Graham’s has been working in partnership with developer Mactaggart & Mickel in a bid to get the project off the ground, which the dairy said would provide revenue to fund its expansion.

Stirling Council denied planning permission for the proposed 600-home Airthrey Kerse development near Bridge of Allan in March 2016 and an appeal to the Scottish Government to overrule the council was rejected last year. The company decided to mount a legal challenge and the Court of Session has now quashed that Scottish Government ruling.

Airthrey Green plan by Graham's The Family Dairy

New community: project would bring new homes to the area


 

Judges ruled that ministers failed to consider evidence of a potential long-term housing shortage in the area.

Scotland’s most senior judge, the Lord President Lord Carloway, said that the Scottish ministers had instead considered a local development plan (LDP) which would solve the housing shortage over a short term.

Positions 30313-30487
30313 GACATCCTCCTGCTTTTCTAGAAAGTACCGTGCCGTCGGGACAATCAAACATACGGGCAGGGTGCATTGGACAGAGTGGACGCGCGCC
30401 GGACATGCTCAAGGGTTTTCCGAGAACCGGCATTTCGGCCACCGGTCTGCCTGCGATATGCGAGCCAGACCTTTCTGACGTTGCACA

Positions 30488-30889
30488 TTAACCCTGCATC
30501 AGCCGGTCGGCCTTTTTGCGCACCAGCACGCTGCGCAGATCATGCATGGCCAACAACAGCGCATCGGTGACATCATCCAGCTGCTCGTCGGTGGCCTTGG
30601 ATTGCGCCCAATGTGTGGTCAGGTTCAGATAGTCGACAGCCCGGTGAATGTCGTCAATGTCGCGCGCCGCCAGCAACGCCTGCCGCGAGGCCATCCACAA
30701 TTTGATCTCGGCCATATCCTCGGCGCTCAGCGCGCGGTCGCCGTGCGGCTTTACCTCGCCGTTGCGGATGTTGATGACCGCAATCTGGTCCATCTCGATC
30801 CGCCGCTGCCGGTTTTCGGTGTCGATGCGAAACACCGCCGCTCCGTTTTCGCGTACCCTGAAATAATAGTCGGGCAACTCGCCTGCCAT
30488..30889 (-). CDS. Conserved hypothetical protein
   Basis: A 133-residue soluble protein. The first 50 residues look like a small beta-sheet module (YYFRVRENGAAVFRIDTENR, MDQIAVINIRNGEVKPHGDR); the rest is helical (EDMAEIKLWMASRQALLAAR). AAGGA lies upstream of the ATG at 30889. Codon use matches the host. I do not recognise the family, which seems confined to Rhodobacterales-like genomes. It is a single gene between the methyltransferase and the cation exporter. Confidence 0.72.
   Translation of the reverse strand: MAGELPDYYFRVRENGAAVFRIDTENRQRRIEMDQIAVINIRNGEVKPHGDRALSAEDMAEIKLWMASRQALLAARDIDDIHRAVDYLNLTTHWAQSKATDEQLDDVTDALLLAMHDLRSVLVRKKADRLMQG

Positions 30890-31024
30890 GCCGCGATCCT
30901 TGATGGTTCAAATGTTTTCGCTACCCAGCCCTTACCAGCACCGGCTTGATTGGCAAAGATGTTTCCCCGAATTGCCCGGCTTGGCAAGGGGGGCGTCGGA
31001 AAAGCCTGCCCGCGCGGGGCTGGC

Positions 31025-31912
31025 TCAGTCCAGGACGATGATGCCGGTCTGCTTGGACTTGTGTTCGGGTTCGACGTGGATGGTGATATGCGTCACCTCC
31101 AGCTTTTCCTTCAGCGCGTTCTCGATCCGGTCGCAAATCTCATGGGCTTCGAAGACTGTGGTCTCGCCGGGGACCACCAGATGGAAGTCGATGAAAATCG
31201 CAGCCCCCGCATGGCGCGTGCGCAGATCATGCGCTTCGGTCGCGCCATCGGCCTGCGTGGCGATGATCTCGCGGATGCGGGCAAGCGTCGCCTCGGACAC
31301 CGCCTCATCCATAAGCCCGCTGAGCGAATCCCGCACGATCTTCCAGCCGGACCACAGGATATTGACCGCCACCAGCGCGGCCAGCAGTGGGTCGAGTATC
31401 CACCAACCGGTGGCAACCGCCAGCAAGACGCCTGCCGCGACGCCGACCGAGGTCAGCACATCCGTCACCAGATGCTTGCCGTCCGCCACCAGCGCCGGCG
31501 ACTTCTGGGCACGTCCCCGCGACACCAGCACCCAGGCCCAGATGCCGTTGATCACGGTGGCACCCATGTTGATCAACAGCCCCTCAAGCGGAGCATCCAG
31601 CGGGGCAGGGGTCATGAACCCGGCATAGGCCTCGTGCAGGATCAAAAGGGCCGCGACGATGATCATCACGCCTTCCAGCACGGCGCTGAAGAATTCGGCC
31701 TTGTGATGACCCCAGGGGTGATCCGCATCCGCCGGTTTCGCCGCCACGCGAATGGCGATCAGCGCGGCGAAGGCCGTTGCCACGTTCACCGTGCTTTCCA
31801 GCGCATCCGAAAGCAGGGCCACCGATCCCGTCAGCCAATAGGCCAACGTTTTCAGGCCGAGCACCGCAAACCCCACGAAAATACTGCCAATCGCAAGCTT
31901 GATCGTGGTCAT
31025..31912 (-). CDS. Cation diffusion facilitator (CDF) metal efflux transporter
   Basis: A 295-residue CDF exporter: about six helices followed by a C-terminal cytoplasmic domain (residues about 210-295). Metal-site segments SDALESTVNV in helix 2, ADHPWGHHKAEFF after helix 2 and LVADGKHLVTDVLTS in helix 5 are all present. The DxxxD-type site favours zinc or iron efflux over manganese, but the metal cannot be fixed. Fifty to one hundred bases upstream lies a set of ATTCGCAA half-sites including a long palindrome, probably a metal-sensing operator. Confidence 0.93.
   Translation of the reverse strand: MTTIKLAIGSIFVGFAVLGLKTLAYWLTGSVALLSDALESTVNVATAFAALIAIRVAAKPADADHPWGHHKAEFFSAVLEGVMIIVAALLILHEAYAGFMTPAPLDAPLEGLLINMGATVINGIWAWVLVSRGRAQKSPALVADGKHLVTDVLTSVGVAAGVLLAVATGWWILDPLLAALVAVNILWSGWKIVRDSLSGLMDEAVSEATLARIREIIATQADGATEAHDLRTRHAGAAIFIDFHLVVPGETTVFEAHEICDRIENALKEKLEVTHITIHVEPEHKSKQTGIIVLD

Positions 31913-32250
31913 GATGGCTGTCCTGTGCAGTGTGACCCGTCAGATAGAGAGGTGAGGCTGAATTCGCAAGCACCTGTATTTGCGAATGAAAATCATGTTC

Graham’s MD Robert Graham said the firm will now revive its quest for permission for the housing development.

“We’re really pleased. I think the main thing is that the court has found the government hasn’t considered it properly,” he told Scottish Grocer. “The government couldn’t have come to the decision they did if they had considered our application properly.

“The planners took no consideration of the economic impact, which made it hard for us to understand the decision when people talk about the economy being important.

“We knew we had a strong case because we couldn’t believe the [original] decision.”

Graham’s has estimated that the dairy site would create 400 jobs and 50 apprenticeships at a “critical time” for the Scottish dairy sector.

“People are looking for more local products. If you look at our industry, the UK is the second largest net importer of dairy products in the world,” said Mr Graham.